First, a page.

“Nowadays, in many countries, about 30% to 60% of deceased kidney grafts are included in the so-called ‘extended criteria.’ However, as witnessed by the heterogeneity of organ discard rate across the transplant community, the limits of this policy are not well defined despite the development of several scoring systems,” the study authors wrote. They noted that donor age in particular represents a major reason for organ discard, but data on the reliability of organs from elderly donors are currently limited and relevant studies have generated conflicting results.

The donor organ shortage has led to recent efforts to find ways to expand kidney recovery criteria, however, including the consideration of older deceased donor kidneys. Strategies incorporating such kidneys include old for old protocols that aim to match the estimated graft survival to recipient life expectancy and dual kidney transplantation that is intended to compensate for the limited nephron mass of older donor kidneys.

To see how donor age affects the longterm functioning of transplanted kidneys, Luigi Biancone, MD, of the University of Torino, in Italy, and his colleagues retrospectively analyzed information on all deceased donor kidney transplants performed at the Turin University Renal Transplant Center over an 11-year period from 2003 through 2013, with kidney transplants from extended criteria donors classified according to donor age classes. In the first study specifically focusing on donors =80 years old and dividing extended criteria donor cohort into decades, the team assessed the most relevant long-term outcomes together with associated risk factors.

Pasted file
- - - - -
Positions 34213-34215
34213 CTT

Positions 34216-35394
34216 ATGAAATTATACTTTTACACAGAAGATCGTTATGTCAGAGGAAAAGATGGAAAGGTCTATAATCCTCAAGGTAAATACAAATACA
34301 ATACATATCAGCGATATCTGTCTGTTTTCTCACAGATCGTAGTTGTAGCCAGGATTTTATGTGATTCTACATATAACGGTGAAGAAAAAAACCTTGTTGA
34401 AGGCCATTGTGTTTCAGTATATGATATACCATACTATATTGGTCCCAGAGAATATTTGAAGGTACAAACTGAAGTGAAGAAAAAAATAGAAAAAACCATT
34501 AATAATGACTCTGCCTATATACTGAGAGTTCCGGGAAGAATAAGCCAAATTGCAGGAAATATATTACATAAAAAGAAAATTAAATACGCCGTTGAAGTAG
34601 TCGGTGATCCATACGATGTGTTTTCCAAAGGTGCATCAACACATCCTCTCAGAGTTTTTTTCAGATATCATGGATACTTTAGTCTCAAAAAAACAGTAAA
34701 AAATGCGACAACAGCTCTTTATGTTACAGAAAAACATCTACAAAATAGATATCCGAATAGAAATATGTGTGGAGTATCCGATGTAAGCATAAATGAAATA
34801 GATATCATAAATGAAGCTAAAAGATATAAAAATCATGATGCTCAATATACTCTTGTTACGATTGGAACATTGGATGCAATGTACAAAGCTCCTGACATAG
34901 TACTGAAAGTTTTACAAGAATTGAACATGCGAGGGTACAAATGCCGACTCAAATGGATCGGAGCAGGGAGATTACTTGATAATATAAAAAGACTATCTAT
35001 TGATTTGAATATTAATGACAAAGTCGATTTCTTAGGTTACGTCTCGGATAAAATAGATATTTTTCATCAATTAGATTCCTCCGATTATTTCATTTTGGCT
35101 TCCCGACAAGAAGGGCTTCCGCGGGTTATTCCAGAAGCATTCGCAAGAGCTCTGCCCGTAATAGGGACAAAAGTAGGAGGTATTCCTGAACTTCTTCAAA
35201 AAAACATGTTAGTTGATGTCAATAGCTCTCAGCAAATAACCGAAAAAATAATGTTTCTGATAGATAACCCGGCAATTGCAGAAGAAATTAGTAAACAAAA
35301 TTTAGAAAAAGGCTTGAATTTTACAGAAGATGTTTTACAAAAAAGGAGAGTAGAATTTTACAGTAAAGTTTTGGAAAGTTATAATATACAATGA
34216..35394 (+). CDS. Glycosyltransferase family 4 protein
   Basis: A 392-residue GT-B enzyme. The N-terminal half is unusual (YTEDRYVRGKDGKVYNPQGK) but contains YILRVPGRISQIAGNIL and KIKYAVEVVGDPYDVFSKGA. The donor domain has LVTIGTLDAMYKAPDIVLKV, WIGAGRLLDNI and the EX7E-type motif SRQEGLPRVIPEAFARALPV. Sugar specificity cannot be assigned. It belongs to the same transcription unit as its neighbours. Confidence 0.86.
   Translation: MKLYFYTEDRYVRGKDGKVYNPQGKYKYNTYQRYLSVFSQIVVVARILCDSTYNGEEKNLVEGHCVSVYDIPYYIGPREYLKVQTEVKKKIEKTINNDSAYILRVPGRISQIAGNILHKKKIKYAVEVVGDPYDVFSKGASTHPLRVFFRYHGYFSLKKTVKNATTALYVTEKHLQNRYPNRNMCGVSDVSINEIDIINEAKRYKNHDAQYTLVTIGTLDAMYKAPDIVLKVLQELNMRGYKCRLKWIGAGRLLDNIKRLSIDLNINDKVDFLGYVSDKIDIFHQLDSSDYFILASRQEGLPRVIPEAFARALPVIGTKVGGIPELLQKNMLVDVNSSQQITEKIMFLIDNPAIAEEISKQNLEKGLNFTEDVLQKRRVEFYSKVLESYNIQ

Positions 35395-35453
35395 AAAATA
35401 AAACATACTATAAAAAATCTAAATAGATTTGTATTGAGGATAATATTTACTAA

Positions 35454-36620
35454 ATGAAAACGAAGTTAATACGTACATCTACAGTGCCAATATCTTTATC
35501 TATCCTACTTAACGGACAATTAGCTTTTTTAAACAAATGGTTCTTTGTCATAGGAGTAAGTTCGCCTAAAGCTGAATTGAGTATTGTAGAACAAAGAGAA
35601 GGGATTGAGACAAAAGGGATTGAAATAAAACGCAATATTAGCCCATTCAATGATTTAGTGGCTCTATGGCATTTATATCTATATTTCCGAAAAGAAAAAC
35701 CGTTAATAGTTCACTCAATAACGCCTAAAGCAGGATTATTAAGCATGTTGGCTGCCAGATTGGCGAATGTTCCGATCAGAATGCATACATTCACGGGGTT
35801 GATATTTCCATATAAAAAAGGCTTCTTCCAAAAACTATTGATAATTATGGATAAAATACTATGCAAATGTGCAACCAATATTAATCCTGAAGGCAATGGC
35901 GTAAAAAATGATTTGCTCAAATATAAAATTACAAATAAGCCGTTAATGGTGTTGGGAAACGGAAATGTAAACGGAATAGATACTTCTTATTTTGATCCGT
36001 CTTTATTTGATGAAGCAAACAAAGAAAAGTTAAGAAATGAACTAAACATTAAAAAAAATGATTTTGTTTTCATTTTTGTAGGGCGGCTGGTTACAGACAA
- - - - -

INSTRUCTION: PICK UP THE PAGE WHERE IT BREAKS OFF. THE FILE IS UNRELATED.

The investigators excluded multi-organ grafts from 1199 consecutive transplants. Of the remaining 1124, there were 647 kidney transplants from extended criteria donors, which were defined as all donors 60 years and those aged 50 to 59 years with =2 of the following characteristics: serum creatinine at procurement >1.5 mg/ dL, cerebrovascular cause of death, and history of hypertension.